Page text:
HARRISBURG, Pa. (WHTM) — Local health systems say there’s been a slight increase in the number of COVID-19 cases in kids, but most of the cases are not severe.
“The majority of children don’t need to come into the hospital, they just have these mild type symptoms for a short amount of time,” said Dr. Jessica Ericson, Pediatric Infectious Disease Specialist at Penn State Children’s Hospital.
As for COVID-19 variants, Dr. John Williams, Chief of Pediatrics Infectious Diseases at UPMC Children’s Hospital says the B.1.1.7, also known as the “UK variant”, is becoming the dominant strain.
“We’re seeing that in lots of people of different ages,” said Williams. “We don’t have sequence data yet to prove that it’s in children but we know it’s in college-age young adults so it’s almost certainly happening in children too.”
Last week, Pfizer announced its COVID-19 vaccine is safe and strongly protective in kids as young as age 12.
“Even though children are at low risk for severe disease, they can spread it to vulnerable family members so it will be important for children to get vaccinated once it’s available for younger kids,” said Williams.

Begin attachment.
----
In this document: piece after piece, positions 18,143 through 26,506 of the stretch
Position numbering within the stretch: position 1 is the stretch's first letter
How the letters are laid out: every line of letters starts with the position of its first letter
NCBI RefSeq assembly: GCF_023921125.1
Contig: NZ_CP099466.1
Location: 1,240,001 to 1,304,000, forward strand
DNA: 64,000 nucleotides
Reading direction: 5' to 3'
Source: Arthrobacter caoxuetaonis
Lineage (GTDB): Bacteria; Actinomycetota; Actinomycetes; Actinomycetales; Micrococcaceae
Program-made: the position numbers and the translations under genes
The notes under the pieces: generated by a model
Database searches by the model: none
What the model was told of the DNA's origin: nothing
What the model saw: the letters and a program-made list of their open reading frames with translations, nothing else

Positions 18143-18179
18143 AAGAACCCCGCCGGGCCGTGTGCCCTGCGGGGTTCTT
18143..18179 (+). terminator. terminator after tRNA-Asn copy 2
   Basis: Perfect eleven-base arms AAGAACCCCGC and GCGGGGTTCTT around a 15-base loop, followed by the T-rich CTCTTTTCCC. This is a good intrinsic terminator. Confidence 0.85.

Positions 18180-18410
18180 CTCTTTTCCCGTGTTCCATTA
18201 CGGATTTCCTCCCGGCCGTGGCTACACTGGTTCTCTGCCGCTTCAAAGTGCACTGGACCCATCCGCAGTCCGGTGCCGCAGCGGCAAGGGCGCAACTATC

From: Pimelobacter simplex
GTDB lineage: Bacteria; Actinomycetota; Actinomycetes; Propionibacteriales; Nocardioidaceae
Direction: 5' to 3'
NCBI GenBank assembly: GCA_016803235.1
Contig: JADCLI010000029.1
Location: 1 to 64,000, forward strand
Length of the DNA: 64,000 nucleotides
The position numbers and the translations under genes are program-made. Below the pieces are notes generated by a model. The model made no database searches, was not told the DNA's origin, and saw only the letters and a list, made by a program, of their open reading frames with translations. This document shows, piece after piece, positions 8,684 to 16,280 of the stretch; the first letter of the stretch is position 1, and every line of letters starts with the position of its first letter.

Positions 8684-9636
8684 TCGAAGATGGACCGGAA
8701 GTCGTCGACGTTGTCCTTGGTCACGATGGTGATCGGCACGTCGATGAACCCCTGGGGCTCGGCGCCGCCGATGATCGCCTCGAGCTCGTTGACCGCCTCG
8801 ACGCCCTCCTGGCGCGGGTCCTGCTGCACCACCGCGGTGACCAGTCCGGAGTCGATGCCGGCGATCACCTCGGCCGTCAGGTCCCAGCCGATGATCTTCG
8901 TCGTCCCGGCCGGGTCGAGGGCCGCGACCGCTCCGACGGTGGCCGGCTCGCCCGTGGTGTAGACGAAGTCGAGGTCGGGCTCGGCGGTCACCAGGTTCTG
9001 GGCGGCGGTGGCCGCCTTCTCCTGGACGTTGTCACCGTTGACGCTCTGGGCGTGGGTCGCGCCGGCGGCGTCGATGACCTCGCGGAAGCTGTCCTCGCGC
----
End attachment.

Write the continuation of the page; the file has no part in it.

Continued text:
At the same time, parents and students are eager to get back to the classrooms.
“I really think it’s going to be the best thing,” said Rachel Gilmore, mother of a 5th-grade student. “Yeah, it’s only going to be for two months but it’s the best thing that can happen because doing these online activities are not doing them any justice.”
Health experts say it’s still crucial that students follow safety guidelines like mask-wearing while in school.
“Keeping space between children is very important,” said Dr. Mark Goedecker, Vice President and Regional Medical Director of WellSpan Health. “Obviously, if you have a child that is sick, don’t send them to school.”